Sharif said the $1 billion trade volume between Pakistan and Turkiye did not reflect the close brotherly relations and promised to make all-out efforts to achieve the target of $5 billion trade between the two countries.

Erdogan said both countries were hopeful of further increasing their relations in trade, defense and other sectors.

Expressing grief over the deaths and destruction caused by the recent floods in Pakistan, the Turkish president said, “Our solidarity has been shown to each other during challenging times… Pakistan’s joy is our joy and their grief is our grief.”

The deadly floods, blamed on climate change, killed more than 1,700 Pakistanis, affected 33 million others and caused the country more than $30 billion losses earlier this year.


In northwest Pakistan, one police official bans music and dance at wedding ceremonies

Updated 25 November 2022

In northwest Pakistan, one police official bans music and dance at wedding ceremonies

  • Some people of Shahpur community say they should be free to mourn and celebrate their grief and joy in traditional ways
  • CCPO Peshawar maintains the decision was to curb crimes, discourage use of narcotics at parties and prevent aerial firing

PESHAWAR: A police official in Peshawar decided to impose a ban on music and dance during wedding ceremonies in areas falling under his jurisdiction earlier this week, saying such festivities were against religion and directing all residents to abide by his decision.
Peshawar is the capital of Pakistan’s northwestern Khyber Pakhtunkhwa province which is thought to be a conservative region of the country.
According to media reports, the provincial assembly speaker also asked traffic police recently to ban music in vehicles providing transport services to students of public and private education institutions.
“Yes, we have taken the decision [to ban music and dance at wedding parties],” Abdul Ali Khan, station house officer (SHO) at the Shahpur police station, told Arab News on Thursday. “You should ask yourself if these [music and dance] are good things.”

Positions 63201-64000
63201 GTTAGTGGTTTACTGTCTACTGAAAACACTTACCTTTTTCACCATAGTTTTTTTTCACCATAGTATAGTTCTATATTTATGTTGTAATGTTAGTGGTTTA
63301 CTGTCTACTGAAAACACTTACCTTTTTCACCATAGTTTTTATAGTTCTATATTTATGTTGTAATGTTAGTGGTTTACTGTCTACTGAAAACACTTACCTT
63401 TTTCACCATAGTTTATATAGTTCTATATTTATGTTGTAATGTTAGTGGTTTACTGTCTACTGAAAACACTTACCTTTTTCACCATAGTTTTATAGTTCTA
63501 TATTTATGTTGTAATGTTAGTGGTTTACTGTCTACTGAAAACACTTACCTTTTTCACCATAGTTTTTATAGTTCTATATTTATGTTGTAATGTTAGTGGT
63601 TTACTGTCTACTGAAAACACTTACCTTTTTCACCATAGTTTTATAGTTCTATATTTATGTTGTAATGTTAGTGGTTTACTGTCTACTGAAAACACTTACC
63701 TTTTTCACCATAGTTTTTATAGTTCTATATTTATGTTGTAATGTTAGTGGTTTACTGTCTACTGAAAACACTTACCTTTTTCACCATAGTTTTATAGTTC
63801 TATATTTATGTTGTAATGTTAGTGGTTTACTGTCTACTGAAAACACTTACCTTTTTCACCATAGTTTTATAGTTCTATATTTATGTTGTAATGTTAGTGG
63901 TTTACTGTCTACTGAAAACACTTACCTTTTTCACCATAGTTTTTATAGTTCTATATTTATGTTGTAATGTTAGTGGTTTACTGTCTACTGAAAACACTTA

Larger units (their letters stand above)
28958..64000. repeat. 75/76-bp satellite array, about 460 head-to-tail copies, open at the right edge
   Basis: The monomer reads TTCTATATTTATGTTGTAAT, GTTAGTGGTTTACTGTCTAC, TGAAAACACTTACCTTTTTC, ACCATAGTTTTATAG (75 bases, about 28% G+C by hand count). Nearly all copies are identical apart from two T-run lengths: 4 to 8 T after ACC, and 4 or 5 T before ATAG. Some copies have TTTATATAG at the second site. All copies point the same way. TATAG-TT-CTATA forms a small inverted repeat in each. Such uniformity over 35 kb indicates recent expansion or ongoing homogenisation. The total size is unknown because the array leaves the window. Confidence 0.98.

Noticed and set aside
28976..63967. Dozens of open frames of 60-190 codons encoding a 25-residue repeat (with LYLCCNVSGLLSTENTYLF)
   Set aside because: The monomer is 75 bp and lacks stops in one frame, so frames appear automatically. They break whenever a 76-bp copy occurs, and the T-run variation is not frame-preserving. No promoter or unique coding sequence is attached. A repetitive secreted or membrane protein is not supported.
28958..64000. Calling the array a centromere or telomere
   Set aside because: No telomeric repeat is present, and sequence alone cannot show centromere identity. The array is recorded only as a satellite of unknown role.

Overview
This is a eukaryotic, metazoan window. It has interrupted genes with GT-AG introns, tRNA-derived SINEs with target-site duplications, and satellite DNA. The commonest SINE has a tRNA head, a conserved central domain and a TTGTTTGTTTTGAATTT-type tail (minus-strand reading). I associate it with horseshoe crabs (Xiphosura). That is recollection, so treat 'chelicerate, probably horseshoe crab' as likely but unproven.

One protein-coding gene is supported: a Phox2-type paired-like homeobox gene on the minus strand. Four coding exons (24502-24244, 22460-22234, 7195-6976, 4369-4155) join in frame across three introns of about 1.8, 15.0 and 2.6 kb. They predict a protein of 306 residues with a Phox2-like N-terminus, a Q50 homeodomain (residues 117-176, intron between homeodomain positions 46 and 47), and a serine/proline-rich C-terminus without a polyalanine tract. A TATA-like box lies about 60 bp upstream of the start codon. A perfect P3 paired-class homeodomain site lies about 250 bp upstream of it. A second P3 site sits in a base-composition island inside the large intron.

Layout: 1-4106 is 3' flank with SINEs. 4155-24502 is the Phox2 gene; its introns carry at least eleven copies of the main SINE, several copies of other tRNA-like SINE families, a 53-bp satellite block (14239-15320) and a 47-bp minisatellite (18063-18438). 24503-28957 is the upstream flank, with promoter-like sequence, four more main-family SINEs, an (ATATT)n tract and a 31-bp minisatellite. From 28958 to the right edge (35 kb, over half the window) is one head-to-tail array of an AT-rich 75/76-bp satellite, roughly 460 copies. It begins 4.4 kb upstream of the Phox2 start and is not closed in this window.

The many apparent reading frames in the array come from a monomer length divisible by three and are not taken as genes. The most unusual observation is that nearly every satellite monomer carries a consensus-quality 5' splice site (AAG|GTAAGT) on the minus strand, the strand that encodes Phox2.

A resident of the area, Ulas Muhammad Zai, confirmed that the SHO had convened a meeting of local elders earlier this week and verbally instructed them to ban music and dance during wedding ceremonies.
“There are countless un-Islamic practices taking place in our society on a daily basis,” he said. “Police should adopt measures to curb those practices instead. They should let people mourn and celebrate their grief and joy according to their traditions.”
However, the SHO also found support among some community members.
Malik Roshan, another Shahpur resident, said he was present at the meeting and decided to support the ban.
“The police officer didn’t stop us from celebrating,” he continued. “He just directed people of the locality to celebrate their weddings within certain moral boundaries.”
Asked about the development, Peshawar's Capital City Police Officer Muhammad Ijaz Khan said no official notification had been issued which was binding on people, adding that the SHO had only taken the decision to ensure the security of his area.
The CCPO maintained the ban on dance parties during the wedding ceremonies was only to curb crimes, discourage the use of narcotics and prevent aerial firing.
“In the past, we have had precedents when these music and dance parties turned violent, ending up in armed clashes and putting people’s lives in danger,” he added. “The SHO imposed the ban from a security viewpoint, not an Islamic perspective.”